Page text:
SSM Alumni brings systems thinking to Amazon rainforest

Written by Rachel Kraft Mattson 

Bernado poses with his team from Pachamama and people from the Amazon.
Bernardo Guaderas (gray shirt top row) poses with his team and an Amazon leader. 

Researching ways to create and improve sustainable systems across our world is a driving force behind our Sustainable Systems Management (SSM) program. One of SSM’s recent graduates has brought their systems thinking to the Amazon rainforest. 

Pairing systems thinking,which involves understanding the complex connections between ecological, social, and economic systems, with self-determination theory, which emphasizes the support of intrinsic motivation by meeting a community’s needs for autonomy, competence, and connection, is an integral part of Bernardo Guaderas’s (’22, SSM) work with Fundación Pachamama.

Fundación Pachamama is an organization centered around contributing to the “Sumak Kawsay” (wellbeing) of Ecuadorian and Peruvian Amazon communities through the conservation of the Amazon rainforest. 

The non-profit focuses on providing support to strengthen climate justice and the self-determination of the indigenous peoples in the Amazon. Pachamama develops programs and projects with the close involvement of the Amazon communities they serve. 

Bernardo wades into a river while working with Pachamama.

Guaderas said the non-profit is focused on many areas to contribute to the Sumak Kawsay, with the main goal of uplifting indigenous peoples of the Amazon to achieve the autonomous management of their own territories. 

With an active hand in many of the initiatives within the organization, Guaderas frequently stays with the communities he works in for weeks at a time. 

“Socializing and [community] engagement to fully understand what solutions look like, and trying to make a quantifiable analysis,” is a major part of my work in these communities, said Guaderas. The goal of every project is to create sustainable investments, both economically and environmentally, for these people.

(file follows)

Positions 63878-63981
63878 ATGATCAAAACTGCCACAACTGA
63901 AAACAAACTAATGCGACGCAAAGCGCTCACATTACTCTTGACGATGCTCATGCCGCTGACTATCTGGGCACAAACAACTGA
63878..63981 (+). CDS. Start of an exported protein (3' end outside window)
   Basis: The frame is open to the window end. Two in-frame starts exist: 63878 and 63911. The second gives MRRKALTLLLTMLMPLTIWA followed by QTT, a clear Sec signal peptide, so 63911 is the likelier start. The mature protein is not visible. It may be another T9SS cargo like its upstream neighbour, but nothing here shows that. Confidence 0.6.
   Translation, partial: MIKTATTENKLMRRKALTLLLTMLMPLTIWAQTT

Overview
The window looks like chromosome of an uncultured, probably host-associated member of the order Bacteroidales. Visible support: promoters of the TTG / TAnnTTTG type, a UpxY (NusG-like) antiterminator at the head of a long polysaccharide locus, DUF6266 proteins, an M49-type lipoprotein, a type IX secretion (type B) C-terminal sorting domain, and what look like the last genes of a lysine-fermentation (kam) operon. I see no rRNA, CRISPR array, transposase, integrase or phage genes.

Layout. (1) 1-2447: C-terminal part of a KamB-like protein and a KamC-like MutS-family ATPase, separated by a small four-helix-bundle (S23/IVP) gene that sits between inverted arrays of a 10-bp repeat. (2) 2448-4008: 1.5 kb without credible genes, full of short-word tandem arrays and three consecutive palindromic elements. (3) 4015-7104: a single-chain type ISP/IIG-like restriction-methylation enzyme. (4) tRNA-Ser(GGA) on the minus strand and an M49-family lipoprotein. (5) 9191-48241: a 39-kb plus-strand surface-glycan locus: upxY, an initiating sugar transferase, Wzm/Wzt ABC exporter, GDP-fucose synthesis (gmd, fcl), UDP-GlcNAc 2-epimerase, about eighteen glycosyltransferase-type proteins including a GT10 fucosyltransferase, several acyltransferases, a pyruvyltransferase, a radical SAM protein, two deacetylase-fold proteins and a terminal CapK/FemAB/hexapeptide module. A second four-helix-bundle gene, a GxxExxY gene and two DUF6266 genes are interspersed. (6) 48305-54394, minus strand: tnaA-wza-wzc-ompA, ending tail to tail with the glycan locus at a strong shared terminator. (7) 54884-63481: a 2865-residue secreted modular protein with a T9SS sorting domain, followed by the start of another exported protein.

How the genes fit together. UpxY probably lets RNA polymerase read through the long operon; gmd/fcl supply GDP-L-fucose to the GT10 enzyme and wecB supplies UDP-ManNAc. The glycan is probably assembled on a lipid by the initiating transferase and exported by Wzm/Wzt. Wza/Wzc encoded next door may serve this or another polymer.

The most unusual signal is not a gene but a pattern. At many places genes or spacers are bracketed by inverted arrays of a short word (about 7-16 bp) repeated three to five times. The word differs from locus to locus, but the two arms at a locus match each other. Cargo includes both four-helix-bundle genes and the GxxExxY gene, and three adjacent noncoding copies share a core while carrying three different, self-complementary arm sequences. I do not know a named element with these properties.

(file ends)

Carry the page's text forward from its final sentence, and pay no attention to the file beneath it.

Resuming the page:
Workers build the roof of a birth house in a remote village in the Amazon.

A major project Guaderas is involved with is building new birthing clinics to empower women through maternal-infant health programs. Currently, there are areas where five to eight health practitioners serve approximately 10,000 people.

Not only do these projects aim to support the health of the communities, they also require the support, buy-in, and skills of the local people. Guaderas said the organization is thoughtful on how these buildings are constructed, ensuring the community is involved from start to finish. 

“It’s going to be traditional constructions, and it’s going to be documented to ideally serve as an example of native construction,” said Guaderas. This documentation will ensure the knowledge of native building methods is respected and preserved.

Other projects Guaderas has been involved with include fostering sustainable economies for indigenous communities by building bio-entrepreneurships around the cultivation of native fruits and vegetables. The organization also promotes and provides permanent protection of the Amazon Sacred Headwaters. They work to strengthen indigenous organizations, conserve and title ancestral lands, expand the sustainable use of natural resources, guarantee the rights of Amazon nationalities, and mitigate climate change.

Guaderas said his connections to the Amazon communities is the most gratifying part of his work. “These people are kind enough to offer me shelter and let me stay with them indefinitely.” The contacts and friendships formed have enriched his life. 

Learn more about the work Guaderas and Fundación Pachamama are working on with the Amazon Sacred Headwaters Alliance.
Interested in a deeper dive? Explore maps of the Amazon areas these organizations work in.